The notion being mooted in this instance is the establishment of a body similar to the non-profit Internet Watch Foundation (IWF) which collects data about and investigates online child abuse. The IWF then distributes a blacklist of web addresses for ISPs to filter out UK access. Discussions seem to be gravitating towards the establishment of a similar body dealign with copyright infringement - such a body would act as an intermediary between ISPs and right-holders, but as to how they might function - well that much is unknown to date. These powers are seeking to replicate much of those afforded to HADOPI in France and iPRED in Sweden, despite there being signs that these measures may be ineffective. The question of how pays for such an organisation is yet to resolve, although costs may be passed onto IPS subscribers meaning higher broadband bills.
Anyway, here's my second letter in as many weeks to my MP. Write to your now if you want to be able to use public wifi, libraries or watch YouTube videos:
Thank you for passing my previous concerns onto the Culture Secretary (email correspondence 28th March). Given his recent intonations regarding the 'self-regulatory' scheme for website blocking measures to combat copyright infringement being discussed by rights holders and ISPs, I fear his mind may already be made up.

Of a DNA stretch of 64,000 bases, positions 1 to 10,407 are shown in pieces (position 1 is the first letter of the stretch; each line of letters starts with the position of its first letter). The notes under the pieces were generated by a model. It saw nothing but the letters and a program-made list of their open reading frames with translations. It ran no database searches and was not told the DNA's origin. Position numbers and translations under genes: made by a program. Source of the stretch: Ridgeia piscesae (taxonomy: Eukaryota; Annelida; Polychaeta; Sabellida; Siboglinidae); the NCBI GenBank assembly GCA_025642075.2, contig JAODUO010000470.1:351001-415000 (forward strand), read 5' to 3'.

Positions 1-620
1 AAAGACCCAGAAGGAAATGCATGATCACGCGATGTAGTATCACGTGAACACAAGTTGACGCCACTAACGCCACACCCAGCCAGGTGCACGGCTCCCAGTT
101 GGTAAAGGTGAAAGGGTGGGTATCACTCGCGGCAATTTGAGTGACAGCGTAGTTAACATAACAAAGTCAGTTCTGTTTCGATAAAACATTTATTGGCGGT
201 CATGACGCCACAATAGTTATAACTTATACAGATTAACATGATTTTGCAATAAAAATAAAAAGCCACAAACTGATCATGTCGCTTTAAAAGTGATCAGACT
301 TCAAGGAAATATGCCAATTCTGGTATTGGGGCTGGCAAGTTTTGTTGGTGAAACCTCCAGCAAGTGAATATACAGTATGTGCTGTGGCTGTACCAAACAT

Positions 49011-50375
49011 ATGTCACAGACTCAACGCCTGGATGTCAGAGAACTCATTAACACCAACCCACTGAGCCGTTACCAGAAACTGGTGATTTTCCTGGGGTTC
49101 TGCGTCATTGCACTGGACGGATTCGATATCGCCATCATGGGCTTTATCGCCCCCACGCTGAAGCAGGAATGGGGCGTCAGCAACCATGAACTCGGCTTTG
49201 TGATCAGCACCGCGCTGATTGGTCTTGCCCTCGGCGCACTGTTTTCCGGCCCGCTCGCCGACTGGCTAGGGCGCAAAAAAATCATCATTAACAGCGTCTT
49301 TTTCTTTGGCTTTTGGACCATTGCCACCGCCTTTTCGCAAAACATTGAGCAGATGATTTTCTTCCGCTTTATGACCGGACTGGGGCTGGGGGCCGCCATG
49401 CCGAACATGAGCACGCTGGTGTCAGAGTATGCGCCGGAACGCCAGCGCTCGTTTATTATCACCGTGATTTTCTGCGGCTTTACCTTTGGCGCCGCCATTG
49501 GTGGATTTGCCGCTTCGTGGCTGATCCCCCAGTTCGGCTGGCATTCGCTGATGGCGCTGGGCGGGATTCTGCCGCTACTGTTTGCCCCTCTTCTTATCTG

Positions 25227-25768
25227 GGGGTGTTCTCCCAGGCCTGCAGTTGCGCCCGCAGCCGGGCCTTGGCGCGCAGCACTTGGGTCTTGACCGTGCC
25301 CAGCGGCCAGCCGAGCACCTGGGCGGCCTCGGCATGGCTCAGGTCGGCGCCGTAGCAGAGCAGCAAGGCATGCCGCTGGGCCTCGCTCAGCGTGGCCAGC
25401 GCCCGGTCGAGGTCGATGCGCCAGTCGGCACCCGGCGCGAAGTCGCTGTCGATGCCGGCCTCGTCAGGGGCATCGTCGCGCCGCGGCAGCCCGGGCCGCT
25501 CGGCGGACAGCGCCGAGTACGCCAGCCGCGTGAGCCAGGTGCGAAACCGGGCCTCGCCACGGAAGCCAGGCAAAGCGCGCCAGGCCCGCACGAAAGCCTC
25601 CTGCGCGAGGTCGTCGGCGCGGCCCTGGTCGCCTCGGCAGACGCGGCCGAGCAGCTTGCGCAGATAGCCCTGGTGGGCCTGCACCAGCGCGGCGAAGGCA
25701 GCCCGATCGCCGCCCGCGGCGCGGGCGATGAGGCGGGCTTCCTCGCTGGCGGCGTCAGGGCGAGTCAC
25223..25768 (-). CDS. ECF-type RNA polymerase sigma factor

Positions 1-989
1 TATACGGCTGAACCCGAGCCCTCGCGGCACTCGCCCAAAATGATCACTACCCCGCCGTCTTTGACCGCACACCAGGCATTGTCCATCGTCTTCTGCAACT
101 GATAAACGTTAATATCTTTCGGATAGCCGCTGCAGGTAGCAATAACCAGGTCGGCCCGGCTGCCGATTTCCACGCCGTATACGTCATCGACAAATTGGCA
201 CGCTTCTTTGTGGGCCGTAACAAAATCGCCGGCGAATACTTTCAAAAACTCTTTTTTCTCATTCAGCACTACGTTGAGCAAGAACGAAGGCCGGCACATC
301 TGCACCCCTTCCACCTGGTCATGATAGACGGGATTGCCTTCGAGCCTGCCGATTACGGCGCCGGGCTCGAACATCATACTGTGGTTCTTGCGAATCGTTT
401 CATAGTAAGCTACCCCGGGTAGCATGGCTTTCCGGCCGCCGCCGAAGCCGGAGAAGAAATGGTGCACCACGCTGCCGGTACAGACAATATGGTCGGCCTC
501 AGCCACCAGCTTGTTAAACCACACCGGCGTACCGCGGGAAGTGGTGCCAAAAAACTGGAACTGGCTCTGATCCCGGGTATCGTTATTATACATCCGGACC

I'd like to reiterate my concerns regarding the web blocking proposals, which I fear may have all manner of unintended consequences that might impact on democratic free speech. Web blocking sounds like a simple idea. But the reality is that it is a dangerous cosmetic measure. Trying to simply block sites is a complicated process. Proving infringement and that a site warrants blocking is difficult. Deciding what people are allowed to see online is a matter requiring careful oversight.
A voluntary scheme such as the one being discussed by Mr Vaizey, rights holders and ISPs sidesteps any proper judicial oversight and places decisions about what people can and cannot see online in the hands of businesses.
It also won’t work. It can be easily circumvented by anyone. But the inevitable mistakes, involving disruptions to legitimate traffic, would lead to interference with the interests of businesses, publishers and citizens. There is no conclusive evidence that it will help the creative industries, especially if we look to the example of iPRED in Sweden.
Music and film companies can already apply to courts to block specific instances of copyright infringement. They can also take the sites to court, and frequently do. They can even take individuals to court, and do. What the rightsholders want with this new scheme is to get around the judicial oversight required by the law already in place.
I know that you have already passed on my prior concerns, but if it is appropriate given the recent discussions that have since taken place, I would appreciate it if you would forward my concerns to the ministers responsible, Ed Vaizey and Jeremy Hunt.